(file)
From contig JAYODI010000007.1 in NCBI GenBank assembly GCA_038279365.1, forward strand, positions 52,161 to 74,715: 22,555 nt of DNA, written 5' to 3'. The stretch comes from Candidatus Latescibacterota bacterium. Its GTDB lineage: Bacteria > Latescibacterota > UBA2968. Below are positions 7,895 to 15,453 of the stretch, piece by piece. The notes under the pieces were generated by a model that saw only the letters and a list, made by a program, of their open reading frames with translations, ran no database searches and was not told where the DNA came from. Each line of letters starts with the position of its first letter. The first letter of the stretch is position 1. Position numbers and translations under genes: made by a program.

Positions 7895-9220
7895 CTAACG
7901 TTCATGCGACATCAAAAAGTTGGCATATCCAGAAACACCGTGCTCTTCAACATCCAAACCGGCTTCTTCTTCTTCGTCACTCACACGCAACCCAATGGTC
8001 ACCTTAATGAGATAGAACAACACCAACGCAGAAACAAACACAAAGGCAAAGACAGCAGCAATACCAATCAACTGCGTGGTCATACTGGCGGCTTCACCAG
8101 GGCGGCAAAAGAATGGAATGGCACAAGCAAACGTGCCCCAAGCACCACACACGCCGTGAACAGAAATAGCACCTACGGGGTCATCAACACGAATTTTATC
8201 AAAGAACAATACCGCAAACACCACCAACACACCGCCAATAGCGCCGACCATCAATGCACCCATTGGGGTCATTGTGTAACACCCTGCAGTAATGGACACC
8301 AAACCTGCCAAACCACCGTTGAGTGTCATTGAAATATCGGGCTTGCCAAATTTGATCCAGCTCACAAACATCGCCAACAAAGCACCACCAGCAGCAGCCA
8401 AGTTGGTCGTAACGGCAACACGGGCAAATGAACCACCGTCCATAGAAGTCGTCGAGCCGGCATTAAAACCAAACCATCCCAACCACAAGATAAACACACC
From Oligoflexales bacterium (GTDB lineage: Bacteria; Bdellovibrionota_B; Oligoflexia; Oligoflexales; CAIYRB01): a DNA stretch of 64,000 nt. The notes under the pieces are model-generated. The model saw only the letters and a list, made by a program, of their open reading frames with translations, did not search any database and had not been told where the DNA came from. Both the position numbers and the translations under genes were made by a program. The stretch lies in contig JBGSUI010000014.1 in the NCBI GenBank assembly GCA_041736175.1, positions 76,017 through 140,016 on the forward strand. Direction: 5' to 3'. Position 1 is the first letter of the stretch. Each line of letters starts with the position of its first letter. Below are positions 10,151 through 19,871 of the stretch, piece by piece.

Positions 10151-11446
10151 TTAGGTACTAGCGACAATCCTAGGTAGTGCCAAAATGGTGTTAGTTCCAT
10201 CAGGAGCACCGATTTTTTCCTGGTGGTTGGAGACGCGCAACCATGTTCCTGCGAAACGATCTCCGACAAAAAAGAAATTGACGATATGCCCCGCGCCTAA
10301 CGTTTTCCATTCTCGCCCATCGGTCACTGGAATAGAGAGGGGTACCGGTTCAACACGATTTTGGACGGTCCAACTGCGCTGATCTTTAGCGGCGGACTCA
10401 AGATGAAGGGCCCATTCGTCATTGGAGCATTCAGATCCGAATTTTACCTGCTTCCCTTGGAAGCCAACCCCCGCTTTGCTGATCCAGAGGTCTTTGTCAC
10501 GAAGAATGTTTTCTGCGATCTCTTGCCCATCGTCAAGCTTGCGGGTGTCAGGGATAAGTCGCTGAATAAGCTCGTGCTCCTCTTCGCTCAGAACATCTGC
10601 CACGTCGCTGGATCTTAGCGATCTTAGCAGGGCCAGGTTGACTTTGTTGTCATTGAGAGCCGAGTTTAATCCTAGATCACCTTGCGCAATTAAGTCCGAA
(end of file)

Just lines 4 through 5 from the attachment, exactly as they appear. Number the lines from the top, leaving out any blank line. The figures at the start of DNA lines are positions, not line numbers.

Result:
7901 TTCATGCGACATCAAAAAGTTGGCATATCCAGAAACACCGTGCTCTTCAACATCCAAACCGGCTTCTTCTTCTTCGTCACTCACACGCAACCCAATGGTC
8001 ACCTTAATGAGATAGAACAACACCAACGCAGAAACAAACACAAAGGCAAAGACAGCAGCAATACCAATCAACTGCGTGGTCATACTGGCGGCTTCACCAG